Even when we can’t make sense out of life, as questions arise or we are trying to make it through a difficult season, when we wonder how anything good can come from the bad, he weaves it through our lives to give it meaning and purpose.

Some situations may look hopeless but when given to him he creates a wonderful design.

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Did you know that YOU are God’s handiwork, workmanship, masterpiece?

For we are God’s handiwork, created in Christ Jesus to do good works, which God prepared in advance for us to do.  (Ephesians 2:10 NIV)  

For we are God’s masterpiece…(NLT)  

For we are God’s workmanship…(ESV)

The ‘good works’ it speaks of in Ephesians 2:10 stem from our relationship with the Lord and from every circumstance in life–even the pain and sorrow of sin–whether caused by us or caused by others toward us–the truth is we live in an imperfect world where the good resides with the bad and nothing is perfect.  We learn how to help others as God forgives and helps us.

Praise be to the God and Father of our Lord Jesus Christ, the Father of compassion and the God of all comfort, who comforts us in all our troubles, so that we can comfort those in any trouble with the comfort we ourselves have received from God.  For just as the sufferings of Christ flow over into our lives, so also through Christ our comfort overflows.  (2 Corinthians 1: 3-5 NIV)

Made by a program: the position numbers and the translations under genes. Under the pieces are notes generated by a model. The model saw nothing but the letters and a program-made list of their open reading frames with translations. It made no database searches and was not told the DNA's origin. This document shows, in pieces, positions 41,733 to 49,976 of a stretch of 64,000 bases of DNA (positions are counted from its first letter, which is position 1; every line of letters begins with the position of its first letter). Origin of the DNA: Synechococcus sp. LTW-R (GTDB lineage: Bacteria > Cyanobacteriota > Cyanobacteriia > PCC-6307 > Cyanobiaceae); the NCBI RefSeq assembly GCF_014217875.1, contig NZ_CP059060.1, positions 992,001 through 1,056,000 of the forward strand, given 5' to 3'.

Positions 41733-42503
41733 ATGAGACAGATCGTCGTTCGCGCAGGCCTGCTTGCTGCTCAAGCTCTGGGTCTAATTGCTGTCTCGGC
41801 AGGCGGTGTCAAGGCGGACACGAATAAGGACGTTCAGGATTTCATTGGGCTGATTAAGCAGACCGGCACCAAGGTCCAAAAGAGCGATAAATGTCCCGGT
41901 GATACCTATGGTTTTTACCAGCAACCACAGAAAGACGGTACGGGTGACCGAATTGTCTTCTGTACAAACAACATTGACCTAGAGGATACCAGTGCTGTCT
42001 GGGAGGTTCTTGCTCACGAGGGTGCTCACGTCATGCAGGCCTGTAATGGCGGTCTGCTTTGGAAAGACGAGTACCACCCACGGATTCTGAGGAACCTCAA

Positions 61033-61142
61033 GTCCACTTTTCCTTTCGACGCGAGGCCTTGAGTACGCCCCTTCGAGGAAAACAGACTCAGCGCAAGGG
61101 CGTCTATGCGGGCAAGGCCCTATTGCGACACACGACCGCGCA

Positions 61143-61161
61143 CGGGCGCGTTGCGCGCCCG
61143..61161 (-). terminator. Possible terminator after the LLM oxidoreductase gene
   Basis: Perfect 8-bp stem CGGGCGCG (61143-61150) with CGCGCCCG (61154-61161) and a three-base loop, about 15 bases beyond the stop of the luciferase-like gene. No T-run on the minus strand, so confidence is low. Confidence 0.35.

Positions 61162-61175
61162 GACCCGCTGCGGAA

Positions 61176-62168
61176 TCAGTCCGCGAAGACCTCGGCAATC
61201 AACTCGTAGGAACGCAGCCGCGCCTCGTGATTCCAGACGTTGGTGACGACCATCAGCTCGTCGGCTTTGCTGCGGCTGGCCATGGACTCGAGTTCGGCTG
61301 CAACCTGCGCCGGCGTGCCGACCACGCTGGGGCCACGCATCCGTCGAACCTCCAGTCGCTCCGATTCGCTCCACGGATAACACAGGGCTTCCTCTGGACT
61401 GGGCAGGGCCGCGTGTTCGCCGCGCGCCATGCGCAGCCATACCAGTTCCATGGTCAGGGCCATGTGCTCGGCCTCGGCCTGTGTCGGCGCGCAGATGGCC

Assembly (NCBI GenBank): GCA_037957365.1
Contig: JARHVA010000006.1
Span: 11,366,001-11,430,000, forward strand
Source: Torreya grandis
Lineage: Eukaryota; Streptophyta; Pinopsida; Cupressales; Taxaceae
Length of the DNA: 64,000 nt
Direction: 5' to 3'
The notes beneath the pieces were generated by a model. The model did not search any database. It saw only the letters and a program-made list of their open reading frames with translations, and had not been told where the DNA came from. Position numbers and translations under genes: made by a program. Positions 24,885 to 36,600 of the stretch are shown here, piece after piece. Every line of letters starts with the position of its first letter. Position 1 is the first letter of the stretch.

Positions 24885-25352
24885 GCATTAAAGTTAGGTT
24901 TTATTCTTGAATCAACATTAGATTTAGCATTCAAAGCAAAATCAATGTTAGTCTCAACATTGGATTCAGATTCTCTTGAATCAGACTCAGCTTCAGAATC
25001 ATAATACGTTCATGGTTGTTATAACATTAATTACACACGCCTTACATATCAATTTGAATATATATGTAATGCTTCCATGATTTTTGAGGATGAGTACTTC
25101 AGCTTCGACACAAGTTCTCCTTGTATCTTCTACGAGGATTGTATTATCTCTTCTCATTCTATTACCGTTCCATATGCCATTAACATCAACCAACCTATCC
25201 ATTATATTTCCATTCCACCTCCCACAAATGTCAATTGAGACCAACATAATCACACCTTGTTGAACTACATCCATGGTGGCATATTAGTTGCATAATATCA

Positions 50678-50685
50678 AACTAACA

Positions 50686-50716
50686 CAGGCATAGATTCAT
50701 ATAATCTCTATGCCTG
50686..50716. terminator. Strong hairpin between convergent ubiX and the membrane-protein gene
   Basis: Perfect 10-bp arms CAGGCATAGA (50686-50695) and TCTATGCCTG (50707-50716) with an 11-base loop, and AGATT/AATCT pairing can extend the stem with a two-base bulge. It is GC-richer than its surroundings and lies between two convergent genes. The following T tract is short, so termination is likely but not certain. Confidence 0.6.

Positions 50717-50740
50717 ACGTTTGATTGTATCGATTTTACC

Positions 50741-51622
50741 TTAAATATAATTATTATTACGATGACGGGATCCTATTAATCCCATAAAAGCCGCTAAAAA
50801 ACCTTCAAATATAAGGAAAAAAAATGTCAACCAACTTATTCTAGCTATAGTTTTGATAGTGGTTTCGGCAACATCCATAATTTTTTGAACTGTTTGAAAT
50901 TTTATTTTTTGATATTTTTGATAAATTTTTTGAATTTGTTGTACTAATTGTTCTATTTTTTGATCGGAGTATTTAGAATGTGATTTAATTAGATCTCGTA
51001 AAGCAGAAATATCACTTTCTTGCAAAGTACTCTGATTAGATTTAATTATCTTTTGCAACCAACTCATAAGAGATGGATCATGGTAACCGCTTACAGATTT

Ah…I love that.  Our suffering becomes a gift.  There are certainly experiences that send us running to God for comfort.  It’s often there that we truly experience God.  Then that same comfort overflows from our life into the lives of others.

How else would we know how to comfort people?  That’s why it’s woven in.  Everything is miraculously recycled to become something new.

Every situation in life is working in and working out for our good.

And we know that in all things God works for the good of those who love him, who have been called according to his purpose.  (Romans 8:28 NIV) 

He’s working it all together for our good.

Then He takes it a step further:

For those God foreknew he also predestined to be conformed to the likeness of his Son, that he might be the firstborn among many brothers.  (Romans 8: 29)

The ultimate purpose of all our experiences is to transform us into the image of His Son.

As God weaves everything in life together for good to those who love him, we become more like him.

Our life is in process of becoming a perfect whole.  Just like I can’t see the mistake in my blanket anymore, many people won’t see how God weaves our mistakes–and the difficult circumstances in life–together with the good.  They’ll just see what we’re becoming.

We’ll keep being fashioned into the image of Christ and he will be revealed in and through the fabric of our life.

He keeps weaving.  We keep becoming.

Written By:  Nancy Janiga ©2014